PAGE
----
Washington: Scientists have identified a previously unknown genetic variant that is associated with an increased risk of coronary heart disease (CHD) in type 2 diabetic patients.
This discovery has the potential to lead to the development of new treatments for CHD in diabetic patients.
CHD is the leading cause of morbidity and mortality among diabetic patients. Diabetic individuals have a two- to threefold increased risk for CHD and two- to fourfold higher CHD morbidity and mortality rates.
Scientists in Genetics and Epidemiology at Joslin were interested in finding out whether there were genetic determinants of CHD specific to diabetic patients.
In collaboration with colleagues from the Harvard School of Public Health and research institutes in Italy, they conducted genome-wide association analyses of 1,517 type 2 diabetic patients with CHD and 2,671 type 2 diabetic subjects without CHD.
They compared the results to analyses of 737 non-diabetic participants with CHD and 1,637 non-diabetic participants without CHD.
The participants were selected from the Nurses Heath Study, Health Professionals Follow-up Study, Joslin Heart Study, Gargano Heart Study and Catanzaro Study.
A genetic variant in the region of the GLUL gene was identified that is associated with an increased risk of CHD in type 2 diabetics.
Alessandro Doria, M.D., Ph.D., M.P.H., co-senior author and an Investigator in the Section on Genetics and Epidemiology, Associate Professor of Medicine at Harvard Medical School, and Associate Professor in the Department of Epidemiology at the Harvard School of Public Health said that it is a common genetic variant that becomes important in the presence of diabetes. You need the presence of both diabetes and the variant to increase the risk of CHD.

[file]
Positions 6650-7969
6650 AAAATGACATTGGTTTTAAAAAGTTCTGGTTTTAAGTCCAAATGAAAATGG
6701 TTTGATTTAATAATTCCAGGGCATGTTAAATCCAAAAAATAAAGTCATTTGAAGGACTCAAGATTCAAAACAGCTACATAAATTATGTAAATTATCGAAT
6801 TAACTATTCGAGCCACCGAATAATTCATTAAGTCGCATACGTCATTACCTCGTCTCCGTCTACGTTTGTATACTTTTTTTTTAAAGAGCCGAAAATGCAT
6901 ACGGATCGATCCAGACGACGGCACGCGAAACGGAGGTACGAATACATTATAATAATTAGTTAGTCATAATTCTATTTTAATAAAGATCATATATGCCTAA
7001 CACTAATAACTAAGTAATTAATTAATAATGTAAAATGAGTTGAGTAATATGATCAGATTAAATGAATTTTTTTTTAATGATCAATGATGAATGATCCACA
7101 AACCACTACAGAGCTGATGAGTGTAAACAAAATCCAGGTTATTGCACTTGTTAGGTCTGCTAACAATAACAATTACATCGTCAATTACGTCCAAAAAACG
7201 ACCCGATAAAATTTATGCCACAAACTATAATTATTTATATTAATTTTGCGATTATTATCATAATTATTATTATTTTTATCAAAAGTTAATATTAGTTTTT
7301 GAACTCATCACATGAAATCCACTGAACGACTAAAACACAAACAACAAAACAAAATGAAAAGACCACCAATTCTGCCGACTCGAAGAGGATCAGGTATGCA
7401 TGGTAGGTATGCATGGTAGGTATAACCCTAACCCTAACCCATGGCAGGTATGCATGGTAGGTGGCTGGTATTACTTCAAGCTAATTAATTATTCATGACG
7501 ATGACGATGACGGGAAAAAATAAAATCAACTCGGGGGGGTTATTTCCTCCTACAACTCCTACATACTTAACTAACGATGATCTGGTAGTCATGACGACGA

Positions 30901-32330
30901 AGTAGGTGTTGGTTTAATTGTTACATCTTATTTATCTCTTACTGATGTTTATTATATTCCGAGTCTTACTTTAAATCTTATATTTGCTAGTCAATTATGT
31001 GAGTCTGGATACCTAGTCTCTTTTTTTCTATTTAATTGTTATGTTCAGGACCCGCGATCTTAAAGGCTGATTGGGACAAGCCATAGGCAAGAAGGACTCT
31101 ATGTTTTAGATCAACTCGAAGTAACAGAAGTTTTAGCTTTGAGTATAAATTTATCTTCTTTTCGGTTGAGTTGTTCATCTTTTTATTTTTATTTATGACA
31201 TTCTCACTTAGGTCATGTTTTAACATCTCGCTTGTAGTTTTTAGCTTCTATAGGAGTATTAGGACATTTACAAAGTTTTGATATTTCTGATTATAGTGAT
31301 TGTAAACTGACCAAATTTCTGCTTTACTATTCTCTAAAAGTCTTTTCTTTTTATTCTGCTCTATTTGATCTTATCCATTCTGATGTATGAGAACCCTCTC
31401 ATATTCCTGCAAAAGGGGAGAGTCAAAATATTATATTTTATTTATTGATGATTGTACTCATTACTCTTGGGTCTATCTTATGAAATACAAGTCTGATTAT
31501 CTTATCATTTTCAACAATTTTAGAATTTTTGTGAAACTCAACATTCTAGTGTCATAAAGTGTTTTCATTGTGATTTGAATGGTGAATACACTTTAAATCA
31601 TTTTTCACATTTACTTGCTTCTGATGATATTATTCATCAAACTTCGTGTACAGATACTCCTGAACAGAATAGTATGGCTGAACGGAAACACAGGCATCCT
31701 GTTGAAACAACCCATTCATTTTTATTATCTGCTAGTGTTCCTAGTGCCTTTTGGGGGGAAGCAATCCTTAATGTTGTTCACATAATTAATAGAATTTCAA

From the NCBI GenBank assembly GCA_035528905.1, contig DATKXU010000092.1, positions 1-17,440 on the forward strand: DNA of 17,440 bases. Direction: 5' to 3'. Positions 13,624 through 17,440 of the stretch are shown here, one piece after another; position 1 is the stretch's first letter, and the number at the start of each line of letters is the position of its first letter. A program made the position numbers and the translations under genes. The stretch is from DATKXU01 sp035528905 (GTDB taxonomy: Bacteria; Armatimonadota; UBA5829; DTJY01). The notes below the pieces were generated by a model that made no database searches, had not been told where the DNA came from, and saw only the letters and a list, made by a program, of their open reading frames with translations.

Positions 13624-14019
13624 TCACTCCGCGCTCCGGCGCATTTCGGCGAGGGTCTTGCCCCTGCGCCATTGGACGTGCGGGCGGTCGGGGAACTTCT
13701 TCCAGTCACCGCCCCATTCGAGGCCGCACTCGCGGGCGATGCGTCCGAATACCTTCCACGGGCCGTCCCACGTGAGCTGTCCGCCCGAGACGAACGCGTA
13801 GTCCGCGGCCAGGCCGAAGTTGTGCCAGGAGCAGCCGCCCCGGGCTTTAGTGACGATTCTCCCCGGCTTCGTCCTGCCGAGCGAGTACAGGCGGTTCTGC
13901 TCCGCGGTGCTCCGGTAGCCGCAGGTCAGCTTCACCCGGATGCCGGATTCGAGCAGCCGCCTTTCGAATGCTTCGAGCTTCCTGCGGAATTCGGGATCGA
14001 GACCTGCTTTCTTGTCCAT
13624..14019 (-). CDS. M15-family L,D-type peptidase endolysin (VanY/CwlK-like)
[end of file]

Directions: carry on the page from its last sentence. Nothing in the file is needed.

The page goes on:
Other senior author for the study Lu Qi, M.D., Ph.D., of the Harvard School of Public Health said that the findings may have particularly important implications regarding prevention and reduction of cardiovascular morbidity and mortality through dietary and lifestyle intervention in diabetic patients.
The genetic variant may affect CHD risk by reducing the expression of the GLUL gene which is involved in glutamine/glutamic acid metabolism. Research evidence indicates that glutamine/glutamic acid metabolism contributes to the regulation of insulin secretion and glucose metabolism. Several clinical trials suggest that glutamine may protect against cardiovascular disease. In addition, epidemiological studies have shown that abnormal metabolism of these amino acids is related to insulin resistance, type 2 diabetes and cardiovascular disorders. Further research is needed to better understand the relationship of glutamine/glutamic acid metabolism to the development of CHD.
Doria said that it may give us new insights into the mechanisms underlying the increased risk of CHD in diabetic individuals and enable us to identify targets for new cardioprotective drugs that are specific for the diabetic population.
The findings have been published in the Journal of the American Medical Association (JAMA).